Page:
A member of al-Qaeda in the Arabian Peninsula (AQAP), which is based in Yemen, was arraigned Friday in federal court in New York City after being extradited by the Nigerian government, according to the U.S. Attorney in Brooklyn, N.Y.
The suspect, Lawal Olaniyi Babafemi, a Nigerian citizen, is charged with providing material support to a foreign terrorist organization, as designated by the U.S. Departments of State and Treasury.
Babafemi is also charged with using firearms in furtherance of that crime. At this initial appearance in court in the United States after his extradition from Nigeria, Babafemi was ordered held without bail by Judge John Gleeson at the federal court building in borough of Brooklyn, N.Y.
“As alleged in the indictment, the defendant was a member of a violent terrorist organization bent on doing harm to the United States and its allies. The defendant threw his efforts behind al-Qaeda in the Arabian Peninsula’s media, recruitment, and weapons training campaigns in an effort to strengthen the terrorist group’s grip on the region and extend its reach throughout the world. We will use every tool at our disposal to combat al Qaeda and other terrorist groups in a manner consistent with our laws,” stated United States Attorney Loretta Lynch.
According to court documents and the record of Friday's arraignment, between January 2010 and August 2011, the 33-year-old suspect traveled from Nigeria to Yemen to meet and train with leaders of AQAP, the Yemen-based branch of al Qaeda. According to U.S. counterterrorists, Babadfemi made the trip to Yemen at least twice.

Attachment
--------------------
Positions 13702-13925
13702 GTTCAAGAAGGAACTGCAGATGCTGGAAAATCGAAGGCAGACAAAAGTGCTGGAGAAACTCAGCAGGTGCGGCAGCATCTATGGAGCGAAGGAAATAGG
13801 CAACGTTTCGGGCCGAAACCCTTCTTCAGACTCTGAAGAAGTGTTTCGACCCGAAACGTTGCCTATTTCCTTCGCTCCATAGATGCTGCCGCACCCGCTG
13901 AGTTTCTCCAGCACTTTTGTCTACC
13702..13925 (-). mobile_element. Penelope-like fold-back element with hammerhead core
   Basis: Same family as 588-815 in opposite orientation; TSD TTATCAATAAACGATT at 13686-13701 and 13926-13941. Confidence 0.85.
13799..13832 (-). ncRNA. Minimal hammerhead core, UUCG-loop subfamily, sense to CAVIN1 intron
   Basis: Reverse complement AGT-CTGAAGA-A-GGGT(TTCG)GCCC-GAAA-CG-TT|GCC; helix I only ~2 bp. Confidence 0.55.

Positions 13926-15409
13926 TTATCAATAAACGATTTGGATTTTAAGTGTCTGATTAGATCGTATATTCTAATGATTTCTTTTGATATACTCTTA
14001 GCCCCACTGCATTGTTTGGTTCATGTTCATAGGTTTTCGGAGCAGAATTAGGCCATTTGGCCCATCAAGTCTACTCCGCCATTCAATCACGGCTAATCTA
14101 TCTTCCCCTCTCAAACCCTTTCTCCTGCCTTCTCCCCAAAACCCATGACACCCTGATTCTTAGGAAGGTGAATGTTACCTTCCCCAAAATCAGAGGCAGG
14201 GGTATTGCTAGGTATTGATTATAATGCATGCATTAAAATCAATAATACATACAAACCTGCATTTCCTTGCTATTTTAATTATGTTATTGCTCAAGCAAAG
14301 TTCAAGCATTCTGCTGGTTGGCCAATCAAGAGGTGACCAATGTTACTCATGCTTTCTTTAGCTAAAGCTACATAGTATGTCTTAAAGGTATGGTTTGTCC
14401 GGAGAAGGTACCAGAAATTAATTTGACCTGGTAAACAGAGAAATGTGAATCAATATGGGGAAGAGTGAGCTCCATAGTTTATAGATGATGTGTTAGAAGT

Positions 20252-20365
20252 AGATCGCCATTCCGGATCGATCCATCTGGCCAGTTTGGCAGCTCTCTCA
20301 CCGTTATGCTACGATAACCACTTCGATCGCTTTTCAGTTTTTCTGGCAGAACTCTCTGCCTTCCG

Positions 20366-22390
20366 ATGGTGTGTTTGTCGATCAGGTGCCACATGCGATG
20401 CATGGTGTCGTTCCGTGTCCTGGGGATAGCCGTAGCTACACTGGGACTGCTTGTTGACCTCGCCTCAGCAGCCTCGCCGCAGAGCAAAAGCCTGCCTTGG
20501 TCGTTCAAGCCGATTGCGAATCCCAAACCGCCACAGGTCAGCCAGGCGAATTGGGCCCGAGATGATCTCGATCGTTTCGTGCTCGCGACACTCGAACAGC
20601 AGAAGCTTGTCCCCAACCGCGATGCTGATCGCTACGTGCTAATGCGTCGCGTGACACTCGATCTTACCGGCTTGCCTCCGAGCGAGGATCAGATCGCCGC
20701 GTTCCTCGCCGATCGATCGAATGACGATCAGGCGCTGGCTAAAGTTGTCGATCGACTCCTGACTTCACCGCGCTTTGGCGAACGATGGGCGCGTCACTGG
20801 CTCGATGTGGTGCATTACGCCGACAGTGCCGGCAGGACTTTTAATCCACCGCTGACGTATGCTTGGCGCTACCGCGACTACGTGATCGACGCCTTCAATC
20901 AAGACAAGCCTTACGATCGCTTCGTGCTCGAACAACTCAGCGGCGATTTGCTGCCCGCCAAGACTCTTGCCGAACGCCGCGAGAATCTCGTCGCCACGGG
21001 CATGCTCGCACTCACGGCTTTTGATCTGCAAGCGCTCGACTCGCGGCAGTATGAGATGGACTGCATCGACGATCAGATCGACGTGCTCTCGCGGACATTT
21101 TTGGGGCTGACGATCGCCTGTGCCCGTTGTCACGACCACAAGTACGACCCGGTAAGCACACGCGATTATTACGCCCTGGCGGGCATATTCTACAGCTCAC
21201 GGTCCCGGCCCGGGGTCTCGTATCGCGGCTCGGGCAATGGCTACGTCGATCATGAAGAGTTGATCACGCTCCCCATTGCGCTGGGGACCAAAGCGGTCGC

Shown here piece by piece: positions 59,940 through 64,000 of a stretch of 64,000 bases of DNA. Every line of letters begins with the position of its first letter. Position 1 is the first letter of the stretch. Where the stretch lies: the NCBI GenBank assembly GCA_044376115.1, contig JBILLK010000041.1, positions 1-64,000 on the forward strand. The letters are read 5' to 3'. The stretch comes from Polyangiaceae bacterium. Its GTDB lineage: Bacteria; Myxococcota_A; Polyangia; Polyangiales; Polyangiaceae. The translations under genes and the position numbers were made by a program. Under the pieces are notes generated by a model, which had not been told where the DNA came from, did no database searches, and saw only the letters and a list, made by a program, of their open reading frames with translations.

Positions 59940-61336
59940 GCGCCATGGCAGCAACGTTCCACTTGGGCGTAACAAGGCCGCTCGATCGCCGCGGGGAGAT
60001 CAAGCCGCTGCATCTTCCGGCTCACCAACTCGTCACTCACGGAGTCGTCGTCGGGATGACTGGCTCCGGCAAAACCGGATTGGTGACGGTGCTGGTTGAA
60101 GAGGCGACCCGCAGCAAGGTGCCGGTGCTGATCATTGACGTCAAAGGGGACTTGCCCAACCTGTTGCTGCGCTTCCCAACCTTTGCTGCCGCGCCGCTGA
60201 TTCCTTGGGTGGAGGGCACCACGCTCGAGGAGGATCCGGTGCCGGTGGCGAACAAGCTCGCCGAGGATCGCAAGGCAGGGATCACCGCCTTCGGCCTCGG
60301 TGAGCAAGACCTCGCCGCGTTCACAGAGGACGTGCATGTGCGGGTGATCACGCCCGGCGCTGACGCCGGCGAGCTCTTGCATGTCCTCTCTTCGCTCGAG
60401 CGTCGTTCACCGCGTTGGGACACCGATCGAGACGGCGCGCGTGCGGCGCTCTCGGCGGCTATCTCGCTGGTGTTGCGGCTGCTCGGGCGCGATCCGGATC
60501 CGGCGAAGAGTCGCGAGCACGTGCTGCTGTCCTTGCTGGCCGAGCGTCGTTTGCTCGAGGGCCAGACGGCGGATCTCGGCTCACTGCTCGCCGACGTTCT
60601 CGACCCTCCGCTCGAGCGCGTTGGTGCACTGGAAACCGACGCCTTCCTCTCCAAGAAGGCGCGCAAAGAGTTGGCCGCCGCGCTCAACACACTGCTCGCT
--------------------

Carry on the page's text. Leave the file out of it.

According to the prosecutors, Babafemi assisted in AQAP’s English-language media operations, which includes the publication of the jihadist magazine Inspire.
At the direction of the now-deceased senior AQAP leader, American-born Anwar al-Awlaqi, Babafemi was paid by AQAP almost $9,000 in cash to help recruit other English-speakers from Nigeria to join AQAP. While in Yemen, Babafemi also underwent weapons training from AQAP.
On Feb. 21, 2013, a federal grand jury in Brooklyn returned a sealed indictment charging the defendant with one count of conspiracy to provide material support to AQAP, one count of providing and attempting to provide material support to AQAP, one count of unlawful use of machine guns, and one count of conspiracy to unlawfully use machine guns.
If convicted, the defendant faces up to 15 years in prison on each of the material support charges and up to life on each of the firearms charges, according to law enforcement officials.